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Programme praised, Patta panned

There has been a set of mixed fortunes in the past week for and its popular programme 3rd Degree. While 3rd Degree's Anna-Maria Lombard scooped the CNN MultiChoice Award for HIV/Aids reporting over the weekend, the show presenter and editor-in-chief Debora Patta continues to be criticised by ‘sensitive' viewers who believe that they have had enough of her ‘unobjective', ‘immature' and ‘aggressive' techniques that they believe are destroying the show.
Programme praised, Patta panned

A couple of viewers have used The Citizen newspaper's letters section to take out their frustration and have a go at Patta. In addition, many people who spoke to expressed their concern about what they called ‘falling standards' of the show and Patta's arrogant attitude towards her interviewees.

A reader and self-proclaimed media guru named Jessica Clarkson wrote in the 13 July 2009 issue of The Citizen (“Debora Patta's 3rd Degree no longer burns”): “Debora Patta has ceased to be objective eons ago. Perhaps the limelight has gone to her head".

Clarkson accused Patta of trying to force her point of view by not giving other people, who are either part of her story or her work, a chance.

Clarkson also said Patta “hijacked” the story of RDP houses, a fine piece of investigative journalism aired on 7 July and done by reporter Tumaole Mohlaoli in collaboration with Sowetan.

”Flogging a dead horse”

Another reader wrote in The Citizen issue of 14 July (“Patta's cakes”): “Patta, in my view, does not understand in-your-face, aggressive journalism. She has instead resorted to insulting, abusive and nasty journalism practised without poise and maturity.”

The debate went on in the same newspaper on Monday 20 July, with Farouk Laher of Mayfair, Johannesburg, writing under the headline “Ms Patta flogs a dead horse” that the reason why many people cannot stand Patta's interviewing persona is that she usually transgresses the bounds of professionalism and dignified broadcasting by flogging the proverbial “dead horse.” spoke telephonically to Patta on Saturday from Durban, where she was attending the CNN MultiChoice African Journalist of the Year Awards, asking her to defend herself against the criticism currently levelled against her by a range of viewers.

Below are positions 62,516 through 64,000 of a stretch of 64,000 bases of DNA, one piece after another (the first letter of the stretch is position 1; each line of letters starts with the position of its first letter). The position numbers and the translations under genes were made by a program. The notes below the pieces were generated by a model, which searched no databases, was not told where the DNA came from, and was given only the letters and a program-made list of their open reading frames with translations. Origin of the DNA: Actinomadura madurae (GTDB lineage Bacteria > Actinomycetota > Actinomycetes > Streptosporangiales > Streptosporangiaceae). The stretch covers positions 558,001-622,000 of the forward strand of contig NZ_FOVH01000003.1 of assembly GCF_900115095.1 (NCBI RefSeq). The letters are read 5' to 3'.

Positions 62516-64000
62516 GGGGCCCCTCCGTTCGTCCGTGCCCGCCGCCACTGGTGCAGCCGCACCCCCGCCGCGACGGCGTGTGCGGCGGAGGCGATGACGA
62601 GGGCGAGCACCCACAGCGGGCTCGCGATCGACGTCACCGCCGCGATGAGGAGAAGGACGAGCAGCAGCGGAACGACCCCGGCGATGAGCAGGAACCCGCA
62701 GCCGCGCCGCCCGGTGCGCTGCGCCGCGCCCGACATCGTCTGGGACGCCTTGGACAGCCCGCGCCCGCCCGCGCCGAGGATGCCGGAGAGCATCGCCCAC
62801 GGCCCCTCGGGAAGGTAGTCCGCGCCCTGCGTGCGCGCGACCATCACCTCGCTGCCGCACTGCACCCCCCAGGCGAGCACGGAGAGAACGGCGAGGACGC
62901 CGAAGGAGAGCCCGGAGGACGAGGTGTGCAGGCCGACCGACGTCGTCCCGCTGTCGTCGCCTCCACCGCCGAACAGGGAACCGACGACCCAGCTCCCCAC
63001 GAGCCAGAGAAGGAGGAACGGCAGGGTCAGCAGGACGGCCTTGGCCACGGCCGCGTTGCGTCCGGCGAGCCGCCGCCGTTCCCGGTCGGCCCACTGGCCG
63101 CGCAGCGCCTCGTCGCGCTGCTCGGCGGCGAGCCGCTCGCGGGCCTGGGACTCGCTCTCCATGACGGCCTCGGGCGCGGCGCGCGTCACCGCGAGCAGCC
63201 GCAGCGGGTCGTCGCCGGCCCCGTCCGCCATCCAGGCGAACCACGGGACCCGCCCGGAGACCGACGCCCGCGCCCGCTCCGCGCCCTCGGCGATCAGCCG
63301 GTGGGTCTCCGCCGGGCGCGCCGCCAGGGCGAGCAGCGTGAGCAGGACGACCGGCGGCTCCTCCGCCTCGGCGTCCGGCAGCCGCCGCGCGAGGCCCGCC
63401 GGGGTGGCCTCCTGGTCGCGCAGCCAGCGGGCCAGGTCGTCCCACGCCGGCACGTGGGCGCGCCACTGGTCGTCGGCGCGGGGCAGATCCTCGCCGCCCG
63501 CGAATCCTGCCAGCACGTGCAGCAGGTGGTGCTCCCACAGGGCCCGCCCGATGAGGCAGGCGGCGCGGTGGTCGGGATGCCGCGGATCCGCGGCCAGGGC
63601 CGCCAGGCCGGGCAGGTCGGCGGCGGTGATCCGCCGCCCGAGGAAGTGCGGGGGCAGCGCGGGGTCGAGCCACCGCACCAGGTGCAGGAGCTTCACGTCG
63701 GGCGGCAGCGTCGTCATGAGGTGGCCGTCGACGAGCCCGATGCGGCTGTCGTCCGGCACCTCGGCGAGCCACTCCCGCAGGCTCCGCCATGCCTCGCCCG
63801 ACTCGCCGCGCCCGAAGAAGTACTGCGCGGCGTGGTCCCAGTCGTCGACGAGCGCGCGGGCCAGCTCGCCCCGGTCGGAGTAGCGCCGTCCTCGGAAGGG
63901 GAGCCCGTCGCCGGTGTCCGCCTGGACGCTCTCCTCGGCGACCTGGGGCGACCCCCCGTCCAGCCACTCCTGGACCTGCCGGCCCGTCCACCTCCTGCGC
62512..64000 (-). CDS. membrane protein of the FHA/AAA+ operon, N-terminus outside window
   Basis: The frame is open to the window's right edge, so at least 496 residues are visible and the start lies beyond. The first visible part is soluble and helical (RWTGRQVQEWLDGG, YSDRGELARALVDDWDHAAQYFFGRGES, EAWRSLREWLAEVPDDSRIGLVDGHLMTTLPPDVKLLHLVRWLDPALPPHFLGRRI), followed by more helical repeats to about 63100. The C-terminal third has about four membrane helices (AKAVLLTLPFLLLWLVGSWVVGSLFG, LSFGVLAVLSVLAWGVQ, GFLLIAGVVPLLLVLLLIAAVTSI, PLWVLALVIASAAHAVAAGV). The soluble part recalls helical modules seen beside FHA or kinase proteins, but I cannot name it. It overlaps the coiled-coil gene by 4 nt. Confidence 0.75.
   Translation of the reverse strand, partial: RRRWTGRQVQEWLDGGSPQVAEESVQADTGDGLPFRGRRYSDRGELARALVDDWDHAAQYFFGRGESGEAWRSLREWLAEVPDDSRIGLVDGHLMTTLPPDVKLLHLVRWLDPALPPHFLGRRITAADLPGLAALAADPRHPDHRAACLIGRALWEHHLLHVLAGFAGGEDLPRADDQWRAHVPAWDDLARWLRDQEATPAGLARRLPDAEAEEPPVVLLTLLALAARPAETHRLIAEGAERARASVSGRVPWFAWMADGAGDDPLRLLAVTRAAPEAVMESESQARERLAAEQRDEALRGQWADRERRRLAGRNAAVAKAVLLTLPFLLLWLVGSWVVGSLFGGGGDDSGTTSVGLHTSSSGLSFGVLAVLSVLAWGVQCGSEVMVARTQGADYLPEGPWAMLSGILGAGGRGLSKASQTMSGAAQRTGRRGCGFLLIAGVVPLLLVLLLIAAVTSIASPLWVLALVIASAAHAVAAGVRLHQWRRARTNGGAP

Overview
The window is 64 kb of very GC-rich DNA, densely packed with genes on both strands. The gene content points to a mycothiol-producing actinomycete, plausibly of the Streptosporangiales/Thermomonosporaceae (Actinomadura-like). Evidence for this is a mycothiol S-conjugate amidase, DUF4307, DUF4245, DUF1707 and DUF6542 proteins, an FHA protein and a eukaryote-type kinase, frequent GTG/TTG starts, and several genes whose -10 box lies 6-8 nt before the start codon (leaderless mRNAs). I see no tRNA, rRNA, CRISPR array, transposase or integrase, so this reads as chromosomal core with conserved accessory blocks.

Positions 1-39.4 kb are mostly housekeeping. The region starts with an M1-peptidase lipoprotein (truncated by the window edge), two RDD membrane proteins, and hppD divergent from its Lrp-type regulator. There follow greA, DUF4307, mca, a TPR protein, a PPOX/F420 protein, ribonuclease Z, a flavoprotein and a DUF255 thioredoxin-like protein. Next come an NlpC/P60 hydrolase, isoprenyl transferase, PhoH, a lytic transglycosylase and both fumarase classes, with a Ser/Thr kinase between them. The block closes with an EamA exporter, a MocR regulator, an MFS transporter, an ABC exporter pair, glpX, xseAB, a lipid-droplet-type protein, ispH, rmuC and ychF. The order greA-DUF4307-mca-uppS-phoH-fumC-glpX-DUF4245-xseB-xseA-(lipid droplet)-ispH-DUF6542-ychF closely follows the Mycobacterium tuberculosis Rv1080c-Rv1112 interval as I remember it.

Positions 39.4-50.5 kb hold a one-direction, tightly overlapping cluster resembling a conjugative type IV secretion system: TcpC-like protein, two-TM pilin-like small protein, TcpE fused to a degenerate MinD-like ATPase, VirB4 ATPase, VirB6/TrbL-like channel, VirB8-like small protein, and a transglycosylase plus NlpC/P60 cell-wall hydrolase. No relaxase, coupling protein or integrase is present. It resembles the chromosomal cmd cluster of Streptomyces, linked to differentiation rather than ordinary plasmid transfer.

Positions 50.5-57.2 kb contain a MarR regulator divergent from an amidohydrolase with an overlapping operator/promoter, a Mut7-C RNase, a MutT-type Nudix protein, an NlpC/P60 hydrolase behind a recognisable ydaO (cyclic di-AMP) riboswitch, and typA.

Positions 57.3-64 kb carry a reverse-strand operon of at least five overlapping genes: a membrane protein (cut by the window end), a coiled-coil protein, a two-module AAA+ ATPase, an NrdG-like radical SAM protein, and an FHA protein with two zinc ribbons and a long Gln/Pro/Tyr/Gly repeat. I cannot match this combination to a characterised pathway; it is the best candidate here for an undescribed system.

Later the same day, however, head of publicity Vasili Vass sent an email to, stating that Patta would not comment.

Don't like the programme? Change the channel

William Bird, head of Media Monitoring Africa (MMA), told “Some people certainly may find Debora Patta's approach offensive and antagonistic. I am not sure that her approach has changed since she started, but certainly a number of her guests on her programmes have said so during interviews.

“For what she does, given that she represents a commercial as opposed to public service channel, I think she does it well. Does she take the limelight? She probably does, but that is an issue that should have been discussed between and Sowetan when they did the story.

“As MMA we welcome diversity and encourage people and interviewers to take positions, and provide information that serves to inform, educate and entertain. Where an interviewer fails to do so, or does so merely to humiliate and belittle the person being interviewed then it may be entertaining for some but ultimately viewers have the power to decide if they like that approach, and can vote by simply changing channel.”

About Issa Sikiti da Silva

Issa Sikiti da Silva is a winner of the 2010 SADC Media Awards (print category). He freelances for various media outlets, local and foreign, and has travelled extensively across Africa. His work has been published both in French and English. He used to contribute to as a senior news writer.

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